Giddy over controlling both ends of Pennsylvania Avenue for the first time in a decade, Republicans have set themselves a lofty goal: to unravel the legacy of Barack Obama. Health care, trade pacts, environment regulation, financial oversight––you name the policy area, the GOP is set to roll it back.
Washington being Washington, even the grandest projects tend to rely on complex, mind-numbingly arcane mechanisms to get the job done. (This is how lawmakers do what they do: bore and/or confuse the public into ignoring what they’re up to until it’s too late.) Dismantling a presidential legacy is no different. Thus, for the past couple of months, conservatives both on and off Capitol Hill have been noodling over the most effective, efficient means of wiping out as much of the 44th president’s work as possible.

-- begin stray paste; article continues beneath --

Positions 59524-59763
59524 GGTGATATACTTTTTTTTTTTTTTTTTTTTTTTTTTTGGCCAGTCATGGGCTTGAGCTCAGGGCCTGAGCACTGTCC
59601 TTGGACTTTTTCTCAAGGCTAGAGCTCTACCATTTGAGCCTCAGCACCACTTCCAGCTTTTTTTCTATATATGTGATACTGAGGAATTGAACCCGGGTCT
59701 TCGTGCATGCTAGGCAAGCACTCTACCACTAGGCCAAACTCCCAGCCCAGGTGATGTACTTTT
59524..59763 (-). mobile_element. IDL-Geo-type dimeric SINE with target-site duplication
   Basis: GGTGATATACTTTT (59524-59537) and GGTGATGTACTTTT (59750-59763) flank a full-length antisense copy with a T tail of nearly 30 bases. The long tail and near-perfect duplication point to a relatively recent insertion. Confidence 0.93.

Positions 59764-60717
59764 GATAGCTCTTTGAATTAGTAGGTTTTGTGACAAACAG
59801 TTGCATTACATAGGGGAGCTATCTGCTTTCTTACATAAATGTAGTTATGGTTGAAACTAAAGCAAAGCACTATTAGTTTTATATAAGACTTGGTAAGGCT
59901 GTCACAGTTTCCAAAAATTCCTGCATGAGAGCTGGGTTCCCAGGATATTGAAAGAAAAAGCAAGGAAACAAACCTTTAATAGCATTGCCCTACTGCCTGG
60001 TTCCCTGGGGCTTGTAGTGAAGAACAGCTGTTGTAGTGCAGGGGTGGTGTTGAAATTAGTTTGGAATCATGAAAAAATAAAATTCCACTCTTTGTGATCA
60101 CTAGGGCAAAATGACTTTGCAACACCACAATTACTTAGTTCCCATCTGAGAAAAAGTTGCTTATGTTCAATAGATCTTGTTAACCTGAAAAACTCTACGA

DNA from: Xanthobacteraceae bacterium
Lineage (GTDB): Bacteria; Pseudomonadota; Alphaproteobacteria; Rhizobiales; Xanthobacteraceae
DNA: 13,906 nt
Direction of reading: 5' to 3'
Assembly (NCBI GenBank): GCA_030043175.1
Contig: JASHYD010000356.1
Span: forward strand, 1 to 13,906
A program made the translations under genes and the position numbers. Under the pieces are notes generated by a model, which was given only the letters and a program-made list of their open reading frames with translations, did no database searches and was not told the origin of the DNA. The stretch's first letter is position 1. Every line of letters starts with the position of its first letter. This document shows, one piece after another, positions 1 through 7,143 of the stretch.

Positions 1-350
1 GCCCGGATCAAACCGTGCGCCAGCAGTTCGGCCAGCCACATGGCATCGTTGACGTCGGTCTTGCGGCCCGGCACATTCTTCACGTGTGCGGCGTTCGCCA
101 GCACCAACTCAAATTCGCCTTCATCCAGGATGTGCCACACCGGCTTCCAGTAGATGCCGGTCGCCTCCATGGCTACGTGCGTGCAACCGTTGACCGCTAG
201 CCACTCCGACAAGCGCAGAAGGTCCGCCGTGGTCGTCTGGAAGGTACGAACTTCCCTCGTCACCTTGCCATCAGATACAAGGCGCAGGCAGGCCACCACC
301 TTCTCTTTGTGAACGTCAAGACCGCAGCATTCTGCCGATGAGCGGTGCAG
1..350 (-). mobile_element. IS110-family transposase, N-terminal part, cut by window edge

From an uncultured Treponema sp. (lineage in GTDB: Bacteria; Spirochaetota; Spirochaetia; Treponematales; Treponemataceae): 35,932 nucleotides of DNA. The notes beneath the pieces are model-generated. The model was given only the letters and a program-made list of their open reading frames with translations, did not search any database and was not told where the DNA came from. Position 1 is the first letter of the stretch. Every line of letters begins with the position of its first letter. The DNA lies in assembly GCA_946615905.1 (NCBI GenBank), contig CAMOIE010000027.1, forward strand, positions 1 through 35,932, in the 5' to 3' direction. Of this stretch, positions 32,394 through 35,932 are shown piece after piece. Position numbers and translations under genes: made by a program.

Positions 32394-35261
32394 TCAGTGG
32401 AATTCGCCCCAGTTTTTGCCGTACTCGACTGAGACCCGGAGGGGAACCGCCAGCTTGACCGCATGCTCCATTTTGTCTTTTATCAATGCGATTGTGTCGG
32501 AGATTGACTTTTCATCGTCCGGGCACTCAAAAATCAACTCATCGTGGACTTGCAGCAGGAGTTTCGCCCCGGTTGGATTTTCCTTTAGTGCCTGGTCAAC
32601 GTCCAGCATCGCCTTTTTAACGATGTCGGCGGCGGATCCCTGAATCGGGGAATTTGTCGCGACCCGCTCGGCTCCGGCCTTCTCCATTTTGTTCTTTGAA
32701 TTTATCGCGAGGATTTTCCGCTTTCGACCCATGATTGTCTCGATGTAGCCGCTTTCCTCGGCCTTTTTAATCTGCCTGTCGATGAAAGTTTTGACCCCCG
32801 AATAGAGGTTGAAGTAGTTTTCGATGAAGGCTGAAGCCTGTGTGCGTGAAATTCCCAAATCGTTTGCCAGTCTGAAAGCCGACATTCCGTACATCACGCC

To this end, one obscure legislative tool is suddenly getting scads of attention: a rarely used oversight measure called the Congressional Review Act, or CRA. Passed in 1996 as part of Newt Gingrich and the Revolution’s “Contract with America,” the CRA allows Congress to overturn rules freshly issued by federal agencies without going through all the rigamarole required to pass regular bills. Most notably, CRA resolutions cannot be filibustered, meaning Republicans need only a simple majority in both chambers to get the rollback party started. Those last-minute “midnight regulations” Obama has been so defiantly issuing on everything from fuel efficiency standards to the funding of Planned Parenthood? Any—or all––could easily be rendered Dead On Arrival under the CRA.